Most people think that blogging is easy. If you're talking about pre-Web 2.0, circa 2003 blogs, where people just let their thoughts flow and treat their blog as a personal online diary, that could be true. You might consider blogging to be easy, especially if you have a flair for words.
However, things are different today. If you sit down and start to write, you'll quickly realize that writing business blog posts is more challenging than it seems. Here are some typical challenges beginners have and how they can remedy these issues.
Struggle #1: Coming Up with Ideas
The primary struggle of most new bloggers is that they run out of ideas—or at least, they think they have. One reason why this happens is that they write for themselves. If you blog—whether for your business or as an employee—you probably re-read your posts after you hit publish. But you have to realize that you're not the only reader of these posts. Anyone who visits your website could read your business blog as well, and you should be writing for them and not yourself.
Another reason you could feel like you have nothing to say is because you don't have a system for blog post ideas. Sometimes, ideas come to you randomly—you could be on a run or washing dishes and get inspiration for a post. It can be exciting when these things happen, but relying on flashes like these won't make for consistency. When you aren't inspired, you could feel like you don't have ideas anymore.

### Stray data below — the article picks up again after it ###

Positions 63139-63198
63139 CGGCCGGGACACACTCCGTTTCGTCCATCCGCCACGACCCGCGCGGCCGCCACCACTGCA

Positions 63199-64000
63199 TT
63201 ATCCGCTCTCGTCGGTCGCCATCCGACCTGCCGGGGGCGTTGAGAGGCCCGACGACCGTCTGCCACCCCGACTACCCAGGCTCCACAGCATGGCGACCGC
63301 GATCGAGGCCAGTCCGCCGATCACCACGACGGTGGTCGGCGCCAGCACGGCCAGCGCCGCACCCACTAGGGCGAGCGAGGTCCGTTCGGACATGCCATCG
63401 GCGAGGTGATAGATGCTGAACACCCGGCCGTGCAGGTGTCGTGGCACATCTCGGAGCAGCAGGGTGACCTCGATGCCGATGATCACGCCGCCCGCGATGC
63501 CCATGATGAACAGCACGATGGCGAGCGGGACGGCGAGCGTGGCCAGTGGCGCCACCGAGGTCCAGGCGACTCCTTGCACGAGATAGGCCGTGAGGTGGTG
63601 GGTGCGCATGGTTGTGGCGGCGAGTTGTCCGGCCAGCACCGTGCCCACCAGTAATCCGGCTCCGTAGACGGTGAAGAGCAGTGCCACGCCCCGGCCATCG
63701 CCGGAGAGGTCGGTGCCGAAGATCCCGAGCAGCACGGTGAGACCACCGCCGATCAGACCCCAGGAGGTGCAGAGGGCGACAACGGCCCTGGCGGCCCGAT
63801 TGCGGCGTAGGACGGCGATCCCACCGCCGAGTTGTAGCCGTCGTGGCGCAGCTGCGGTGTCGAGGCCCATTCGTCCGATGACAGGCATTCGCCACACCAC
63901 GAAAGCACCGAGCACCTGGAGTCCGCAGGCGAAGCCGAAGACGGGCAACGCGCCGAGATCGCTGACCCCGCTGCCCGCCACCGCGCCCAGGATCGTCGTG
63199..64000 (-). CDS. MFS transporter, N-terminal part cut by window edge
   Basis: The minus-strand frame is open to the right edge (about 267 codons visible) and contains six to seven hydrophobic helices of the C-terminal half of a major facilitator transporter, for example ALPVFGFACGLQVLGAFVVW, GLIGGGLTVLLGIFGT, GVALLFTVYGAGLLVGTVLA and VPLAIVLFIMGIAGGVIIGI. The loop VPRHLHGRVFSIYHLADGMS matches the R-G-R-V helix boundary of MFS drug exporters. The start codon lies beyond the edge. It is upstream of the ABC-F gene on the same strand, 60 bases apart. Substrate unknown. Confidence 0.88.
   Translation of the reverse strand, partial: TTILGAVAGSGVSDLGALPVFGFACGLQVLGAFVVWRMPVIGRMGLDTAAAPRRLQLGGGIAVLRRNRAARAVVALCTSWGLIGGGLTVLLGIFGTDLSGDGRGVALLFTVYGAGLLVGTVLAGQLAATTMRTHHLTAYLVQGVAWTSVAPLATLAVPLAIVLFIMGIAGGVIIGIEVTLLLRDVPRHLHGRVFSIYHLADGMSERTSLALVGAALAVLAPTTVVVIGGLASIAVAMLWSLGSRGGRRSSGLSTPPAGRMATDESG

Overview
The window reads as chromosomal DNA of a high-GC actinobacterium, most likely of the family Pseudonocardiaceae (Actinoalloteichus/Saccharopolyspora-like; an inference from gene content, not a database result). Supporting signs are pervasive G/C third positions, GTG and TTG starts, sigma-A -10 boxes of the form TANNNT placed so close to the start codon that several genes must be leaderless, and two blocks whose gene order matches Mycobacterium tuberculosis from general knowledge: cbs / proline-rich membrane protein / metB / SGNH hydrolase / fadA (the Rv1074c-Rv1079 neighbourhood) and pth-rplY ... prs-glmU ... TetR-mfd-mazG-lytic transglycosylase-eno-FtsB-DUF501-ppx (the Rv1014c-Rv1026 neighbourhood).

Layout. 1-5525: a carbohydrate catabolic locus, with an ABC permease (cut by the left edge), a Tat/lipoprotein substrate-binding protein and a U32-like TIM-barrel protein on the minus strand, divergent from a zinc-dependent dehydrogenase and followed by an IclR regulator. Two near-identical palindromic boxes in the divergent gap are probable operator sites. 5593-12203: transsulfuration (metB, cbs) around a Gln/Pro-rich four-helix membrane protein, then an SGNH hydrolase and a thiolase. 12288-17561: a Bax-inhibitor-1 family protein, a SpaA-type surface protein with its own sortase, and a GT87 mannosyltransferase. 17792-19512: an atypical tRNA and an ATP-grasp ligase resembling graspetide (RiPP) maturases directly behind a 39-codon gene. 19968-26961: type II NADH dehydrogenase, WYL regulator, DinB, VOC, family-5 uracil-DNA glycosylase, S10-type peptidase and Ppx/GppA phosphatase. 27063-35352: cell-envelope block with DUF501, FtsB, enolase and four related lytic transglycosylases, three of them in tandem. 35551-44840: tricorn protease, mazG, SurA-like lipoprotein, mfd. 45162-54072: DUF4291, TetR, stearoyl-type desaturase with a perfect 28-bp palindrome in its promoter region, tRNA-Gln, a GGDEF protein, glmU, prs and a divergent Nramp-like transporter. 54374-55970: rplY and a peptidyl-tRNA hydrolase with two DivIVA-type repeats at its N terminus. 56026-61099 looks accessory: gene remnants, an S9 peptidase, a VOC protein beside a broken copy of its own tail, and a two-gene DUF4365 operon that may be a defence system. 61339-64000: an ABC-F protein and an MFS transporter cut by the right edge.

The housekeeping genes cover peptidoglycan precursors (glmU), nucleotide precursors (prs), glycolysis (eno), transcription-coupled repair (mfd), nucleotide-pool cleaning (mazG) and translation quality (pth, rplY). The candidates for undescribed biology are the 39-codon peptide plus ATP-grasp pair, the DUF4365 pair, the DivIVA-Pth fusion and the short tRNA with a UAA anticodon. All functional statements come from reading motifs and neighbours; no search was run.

Solution: Always Have Company Goals in Mind
If you are writing for a brand, you want the audience to associate certain things with it. For example, suppose you write for a software company. In that case, you might want people to see your brand logo or name and think 'reliability,' or 'ingenuity.' Consequently, you could focusing on posts that showcase these traits.
Another reason why you want to write is to solve your audience's problems. All of your blog posts should help solve your audience's concerns—better if you can present your product as the ultimate solution to the reader's challenges. Ironically, when we put constraints on our writing, we often find ourselves producing more creative work. So always have your company goals in mind when writing, and you'll find that you have a much easier time generating topics for future posts.
Struggle #2: Knowing the Audience
Blogs that generate traffic, produce leads, close sales, and carve out a name for themselves have one thing in common: they are relevant. They resonate with people—sometimes from various demographics—and compel them to act. Besides generating ideas, one of the biggest challenges for new content writers is knowing the audience. Arguably, it is also one reason why someone might experience the first struggle. If you don't get to know your audience, you won't have anything to write.
Solution: Write to Your Buyer Persona
All businesses have at least one buyer persona, a comprehensive profile of the person representing their audience. It makes sense to adapt your marketing team's buyer persona as your blog's audience if you write for a business. By having a persona, you create parameters for your writing. You immediately know which posts will matter, what topics they care about, which helps you create better content.
Struggle #3: Sounding More Approachable